• Summer not over – humidity remains (Katie happy. Anyone else?)
  • Driving in super heavy rain = bad. Whiteout fog? Worse.
  • Kirstie (Shelley’s int’l worker bee):  Snap Chat Queen of Toronto, among other things
  • Karen S’s boys – all appear to be walking on sunshine

Surreal Life (Deeper Chatter)

  • Katie – updated on Dad (he survived pneumonia; time to address tumor again, soon)
  • Viviane – her sister could leave Venezuela as soon as niece is legal resident of Canada! [more below]

Dinner Conversation – all seated at the lovely table

  • pumpkin ravioli – yum! (it’s STILL not full-on autumn, though)
  • long update on the situation in Venezuela:  disappeared people, stress (but lying about it), hunger, shortages, fear…WTF?
  • recommended reads:  The Emperor of All Maladies (Viviane), Persepolis [graphic novel] (Kitty), The Invoice (Katie)

Book Talk:  The Immortal Life of Henrietta Lacks by Rebecca Skloot Image result for immortal life of henrietta lacks

Karen Castle picked it because she owned it (from her mom who also recommended it).

  • – it was surreal for Katie to be reading it while seeing the Bromo Seltzer tower & trying to keep Dad alive (cancer, etc.)
  • – so many ethical breeches clear with modern era hindsight!
  • – as much about the Lacks family as the evolution of research ethics and informed consent
  • -Skloot did a masterful job of simplifying but not dumbing down the science
  • – yes, Skloot became part of the story…but thank goodness she did…otherwise the Lacks family could STILL be in the dark about so much
  • – Sue says audio version offers a fantastic interview with Skloot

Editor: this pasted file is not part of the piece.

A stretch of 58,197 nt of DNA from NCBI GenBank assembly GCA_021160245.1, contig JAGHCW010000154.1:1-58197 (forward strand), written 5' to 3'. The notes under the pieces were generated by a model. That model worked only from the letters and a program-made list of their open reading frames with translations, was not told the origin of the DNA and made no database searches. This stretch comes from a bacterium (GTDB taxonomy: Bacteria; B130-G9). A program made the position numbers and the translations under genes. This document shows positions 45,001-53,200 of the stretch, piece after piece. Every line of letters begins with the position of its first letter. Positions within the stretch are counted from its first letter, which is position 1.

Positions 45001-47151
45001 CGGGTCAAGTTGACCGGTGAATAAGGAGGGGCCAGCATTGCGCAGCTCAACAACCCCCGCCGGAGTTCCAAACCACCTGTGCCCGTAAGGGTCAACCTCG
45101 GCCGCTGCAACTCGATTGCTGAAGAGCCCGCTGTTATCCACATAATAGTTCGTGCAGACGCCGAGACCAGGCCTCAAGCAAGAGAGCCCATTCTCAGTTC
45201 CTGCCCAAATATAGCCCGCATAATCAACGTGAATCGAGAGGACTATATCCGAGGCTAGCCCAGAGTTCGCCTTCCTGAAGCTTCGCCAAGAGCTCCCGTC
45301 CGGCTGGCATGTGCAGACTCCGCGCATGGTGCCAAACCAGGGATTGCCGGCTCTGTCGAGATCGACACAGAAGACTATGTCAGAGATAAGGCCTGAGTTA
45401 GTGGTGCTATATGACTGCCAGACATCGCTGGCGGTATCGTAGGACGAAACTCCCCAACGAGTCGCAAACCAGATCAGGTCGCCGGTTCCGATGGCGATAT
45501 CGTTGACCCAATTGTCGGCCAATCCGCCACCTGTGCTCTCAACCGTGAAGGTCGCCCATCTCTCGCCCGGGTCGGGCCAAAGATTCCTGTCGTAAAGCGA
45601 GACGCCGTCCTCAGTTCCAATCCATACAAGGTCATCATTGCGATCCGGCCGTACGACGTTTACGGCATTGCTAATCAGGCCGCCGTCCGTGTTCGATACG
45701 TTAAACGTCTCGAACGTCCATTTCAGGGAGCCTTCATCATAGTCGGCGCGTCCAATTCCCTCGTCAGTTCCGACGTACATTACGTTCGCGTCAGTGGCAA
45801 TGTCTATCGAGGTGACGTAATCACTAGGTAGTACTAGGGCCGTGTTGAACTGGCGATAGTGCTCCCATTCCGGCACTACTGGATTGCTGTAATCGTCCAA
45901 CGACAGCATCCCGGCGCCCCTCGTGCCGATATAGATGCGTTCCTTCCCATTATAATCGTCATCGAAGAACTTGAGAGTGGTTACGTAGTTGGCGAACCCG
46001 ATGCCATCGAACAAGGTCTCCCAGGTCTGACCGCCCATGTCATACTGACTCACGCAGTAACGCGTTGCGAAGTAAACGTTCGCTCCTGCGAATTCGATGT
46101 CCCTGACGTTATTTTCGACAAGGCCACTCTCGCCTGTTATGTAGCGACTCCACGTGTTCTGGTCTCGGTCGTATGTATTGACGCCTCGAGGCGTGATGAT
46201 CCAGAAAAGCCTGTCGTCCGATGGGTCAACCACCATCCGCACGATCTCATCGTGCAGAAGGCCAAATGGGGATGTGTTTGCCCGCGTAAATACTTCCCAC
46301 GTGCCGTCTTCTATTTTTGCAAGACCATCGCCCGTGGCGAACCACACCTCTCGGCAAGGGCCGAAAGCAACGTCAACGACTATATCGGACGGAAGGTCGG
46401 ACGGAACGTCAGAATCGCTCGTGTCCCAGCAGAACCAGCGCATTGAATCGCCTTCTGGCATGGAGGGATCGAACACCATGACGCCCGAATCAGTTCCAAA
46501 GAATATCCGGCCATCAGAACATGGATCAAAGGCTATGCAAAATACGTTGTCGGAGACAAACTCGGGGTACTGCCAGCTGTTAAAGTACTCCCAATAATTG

• – Deborah’s attitude of ‘don’t take your anger into history’ was impressive and hard to imagine doing, but it’s how she survived and even improved
  • it’d be nice for Hopkins to do something for at least a few Lacks family members (not sure what…but a lecture series does not seem quite enough)
  • – Deborah finding out about her sister!!! Oh. My. Goodness. (and another gift from Skloot & that one doctor)
  • – thank goodness for the researcher who finally showed the Lacks cells to Deb and her bro
  • – Henrietta seemed to really have a special spark (even with ‘revisionist history/glowing memories’); did that actually connect to her super-powered telomeres in her cells???

NEXT BOOK:  The Dinner by Herman Koch (Viviane’s pick)

NEXT MEETING:  October 26 @ Shelley’s House (yes, a Wednesday)

The 10 Days that were 9 3/4 too many…

August 31, 2016 @ Karen C’s with Shelley, Liz, Viviane & yours truly


  • go, Larry Hogan…of course school should start after Labor Day
  • annual oohing and aahing over the fabulous screened in porch
  • Karen C’s new beach house (Bethany)
  • school dances:  0-2 slow dances max (it should be a rule if it isn’t)
  • the VMAs were terrible – no surprise
  • Is cable TV dead (within 3 years)?
  • Can live sports transition from cable/networks?